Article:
An assistant city attorney wants another term on Spokane’s District 81 School Board, while a physical therapist says six years was enough for her.
Nancy Fike, the 46-year-old board president, said this week she won’t run for a second term this fall.
Instead, she’ll spend more time with her two teenage sons, a freshman and a junior at Ferris High School.
She’s leaving contented, Fike said, knowing she had a hand in crafting the district’s long-term strategic plan and hiring Superintendent Gary Livingston.
“It has been very time-consuming and I’ve loved every minute of it,” she said, referring to the post that sometimes occupies every night of the week.
Rocco Treppiedi, however, said his 16 months on the board left him with a laundry list of goals for Spokane schools.
Treppiedi, 44, ran unsuccessfully for the five-member board in 1995, when former teacher Christie Querna won by a large margin.
But a few months later, he was appointed to fill an open seat when a longtime member resigned midterm.
Now that he’s “learned the ropes,” the father of three school-age kids said he wants to steer more district money toward computers. He also wants to make it tougher for students to be promoted without good grades.
Treppiedi is on a fledgling committee to rewrite a policy on when students should advance or be held back a grade.
He favors holding kids accountable for poor work and informing parents early on when students are failing.
“The point is, put some guts behind this,” he said.
The number of students held back in Spokane schools has decreased dramatically in the past decade. Last year, just 22 of the district’s 32,000 students were held back.
But high school principals say kids often aren’t adequately prepared when they arrive, and middle school principals complain students show up there without the knowledge they need to succeed.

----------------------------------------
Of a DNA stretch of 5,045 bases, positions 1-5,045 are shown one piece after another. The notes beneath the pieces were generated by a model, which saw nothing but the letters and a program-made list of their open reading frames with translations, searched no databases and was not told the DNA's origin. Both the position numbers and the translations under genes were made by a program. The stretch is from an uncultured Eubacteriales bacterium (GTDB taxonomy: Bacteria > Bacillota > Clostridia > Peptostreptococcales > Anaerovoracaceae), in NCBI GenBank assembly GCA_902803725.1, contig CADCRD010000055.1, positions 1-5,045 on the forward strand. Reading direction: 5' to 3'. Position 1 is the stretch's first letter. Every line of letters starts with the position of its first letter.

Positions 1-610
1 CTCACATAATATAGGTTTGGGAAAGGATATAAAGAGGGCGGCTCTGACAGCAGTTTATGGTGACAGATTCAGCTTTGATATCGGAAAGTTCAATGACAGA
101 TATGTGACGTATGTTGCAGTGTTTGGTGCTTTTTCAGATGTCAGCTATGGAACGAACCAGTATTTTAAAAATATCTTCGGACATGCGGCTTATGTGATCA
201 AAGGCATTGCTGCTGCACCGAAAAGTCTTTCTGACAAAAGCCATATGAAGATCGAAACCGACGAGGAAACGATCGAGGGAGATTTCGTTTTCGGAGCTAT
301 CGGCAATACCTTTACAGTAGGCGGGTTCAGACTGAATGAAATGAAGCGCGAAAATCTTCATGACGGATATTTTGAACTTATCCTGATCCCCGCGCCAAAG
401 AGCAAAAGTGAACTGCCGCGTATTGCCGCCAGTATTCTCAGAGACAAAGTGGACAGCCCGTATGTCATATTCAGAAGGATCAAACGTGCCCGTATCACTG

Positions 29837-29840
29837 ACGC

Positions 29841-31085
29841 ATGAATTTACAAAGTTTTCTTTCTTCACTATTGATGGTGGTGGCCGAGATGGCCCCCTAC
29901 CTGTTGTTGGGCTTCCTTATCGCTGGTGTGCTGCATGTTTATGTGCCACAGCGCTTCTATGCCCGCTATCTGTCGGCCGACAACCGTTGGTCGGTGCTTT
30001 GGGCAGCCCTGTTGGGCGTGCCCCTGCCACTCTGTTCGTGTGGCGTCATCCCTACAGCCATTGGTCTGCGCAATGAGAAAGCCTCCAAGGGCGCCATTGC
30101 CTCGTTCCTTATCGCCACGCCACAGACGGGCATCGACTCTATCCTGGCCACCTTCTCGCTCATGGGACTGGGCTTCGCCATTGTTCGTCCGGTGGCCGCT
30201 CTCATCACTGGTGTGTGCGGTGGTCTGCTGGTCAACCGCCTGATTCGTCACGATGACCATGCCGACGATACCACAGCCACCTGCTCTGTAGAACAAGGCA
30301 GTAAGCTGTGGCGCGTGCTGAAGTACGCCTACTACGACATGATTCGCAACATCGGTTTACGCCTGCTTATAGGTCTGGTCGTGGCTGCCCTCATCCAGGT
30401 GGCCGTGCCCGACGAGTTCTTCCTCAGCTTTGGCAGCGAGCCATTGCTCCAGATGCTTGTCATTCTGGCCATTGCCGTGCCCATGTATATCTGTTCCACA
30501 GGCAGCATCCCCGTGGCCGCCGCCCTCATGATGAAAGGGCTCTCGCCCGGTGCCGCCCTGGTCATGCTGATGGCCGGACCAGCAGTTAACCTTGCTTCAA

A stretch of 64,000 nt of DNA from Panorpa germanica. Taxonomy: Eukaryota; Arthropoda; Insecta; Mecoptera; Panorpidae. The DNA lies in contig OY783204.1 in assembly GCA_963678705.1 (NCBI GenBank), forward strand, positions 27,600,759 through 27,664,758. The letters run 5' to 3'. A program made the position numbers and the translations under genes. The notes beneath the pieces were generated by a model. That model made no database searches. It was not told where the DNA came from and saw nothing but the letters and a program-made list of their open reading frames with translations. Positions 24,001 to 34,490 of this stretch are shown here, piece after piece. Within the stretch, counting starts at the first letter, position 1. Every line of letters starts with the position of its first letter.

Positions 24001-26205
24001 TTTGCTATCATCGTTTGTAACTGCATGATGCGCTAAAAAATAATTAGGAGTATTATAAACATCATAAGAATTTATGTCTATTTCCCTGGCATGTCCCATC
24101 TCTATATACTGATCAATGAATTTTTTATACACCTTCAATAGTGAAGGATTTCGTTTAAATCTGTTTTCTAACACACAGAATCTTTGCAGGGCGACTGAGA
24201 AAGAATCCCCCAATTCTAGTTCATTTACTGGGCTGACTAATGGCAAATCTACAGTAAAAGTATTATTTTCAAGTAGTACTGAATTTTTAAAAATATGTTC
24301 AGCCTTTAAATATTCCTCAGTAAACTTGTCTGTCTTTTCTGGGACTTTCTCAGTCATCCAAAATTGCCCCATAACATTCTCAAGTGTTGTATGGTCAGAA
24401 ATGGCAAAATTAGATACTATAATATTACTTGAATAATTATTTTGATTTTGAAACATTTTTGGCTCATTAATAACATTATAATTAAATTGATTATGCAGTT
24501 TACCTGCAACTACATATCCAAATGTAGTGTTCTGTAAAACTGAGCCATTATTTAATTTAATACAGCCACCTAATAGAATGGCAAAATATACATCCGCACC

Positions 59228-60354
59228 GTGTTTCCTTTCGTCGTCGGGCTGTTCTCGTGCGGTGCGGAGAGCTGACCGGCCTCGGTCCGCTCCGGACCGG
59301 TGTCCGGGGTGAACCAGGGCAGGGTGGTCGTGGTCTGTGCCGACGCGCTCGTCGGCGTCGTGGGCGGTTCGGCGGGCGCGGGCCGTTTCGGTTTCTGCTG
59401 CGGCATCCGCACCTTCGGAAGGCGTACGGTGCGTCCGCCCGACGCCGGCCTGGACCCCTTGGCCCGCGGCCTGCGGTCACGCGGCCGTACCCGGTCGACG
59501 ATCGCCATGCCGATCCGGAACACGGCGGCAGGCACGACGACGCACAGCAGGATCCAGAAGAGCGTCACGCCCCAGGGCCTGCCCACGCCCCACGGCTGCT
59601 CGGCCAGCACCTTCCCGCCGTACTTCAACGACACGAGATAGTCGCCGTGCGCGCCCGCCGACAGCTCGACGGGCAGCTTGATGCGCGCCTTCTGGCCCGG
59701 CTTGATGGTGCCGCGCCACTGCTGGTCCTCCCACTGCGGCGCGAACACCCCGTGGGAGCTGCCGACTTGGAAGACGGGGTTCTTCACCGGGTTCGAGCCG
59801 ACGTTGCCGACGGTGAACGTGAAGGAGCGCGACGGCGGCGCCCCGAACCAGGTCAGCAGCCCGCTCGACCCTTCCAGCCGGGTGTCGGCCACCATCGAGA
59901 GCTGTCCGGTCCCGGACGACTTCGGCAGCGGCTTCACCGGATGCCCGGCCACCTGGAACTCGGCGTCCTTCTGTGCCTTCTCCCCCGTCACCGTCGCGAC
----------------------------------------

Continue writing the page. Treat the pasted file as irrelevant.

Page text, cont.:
“Over the past few years, we’ve accepted mediocrity,” Treppiedi said. “The standards have been lowered.”
Treppiedi said his main goal for the board itself is to have more work sessions to hash out issues before board meetings.
“It fits my approach to doing work, which is everybody is thoroughly informed and gets as much information as possible before the board meeting,” he said.
The Spokane board has a reputation for voting unanimously and rarely disagreeing in public.
Treppiedi said he doesn’t think citizens are interested in sitting through much debate during regular, twice-monthly board meetings.
Treppiedi is best known for defending the city against a decade-old lawsuit filed by a Gypsy family angry about police searches. But Treppiedi doesn’t think that reputation will interfere with his school board campaign.
Two weeks ago, Spokane settled the case out of court for $1.42 million.
During Treppiedi’s 1995 school board campaign, Gypsy leader Jimmy Marks surprised him by running against him.
But Treppiedi said the legal battle didn’t distract voters from his campaign.
“People didn’t bring up the Marks case,” he said, “other than Jimmy Marks.”
, DataTimes MEMO: This sidebar appeared with the story: HOW TO RUN People interested in running for the District 81 School Board must file from July 28 through Aug. 1 in the county auditor’s office. There is no filing fee.
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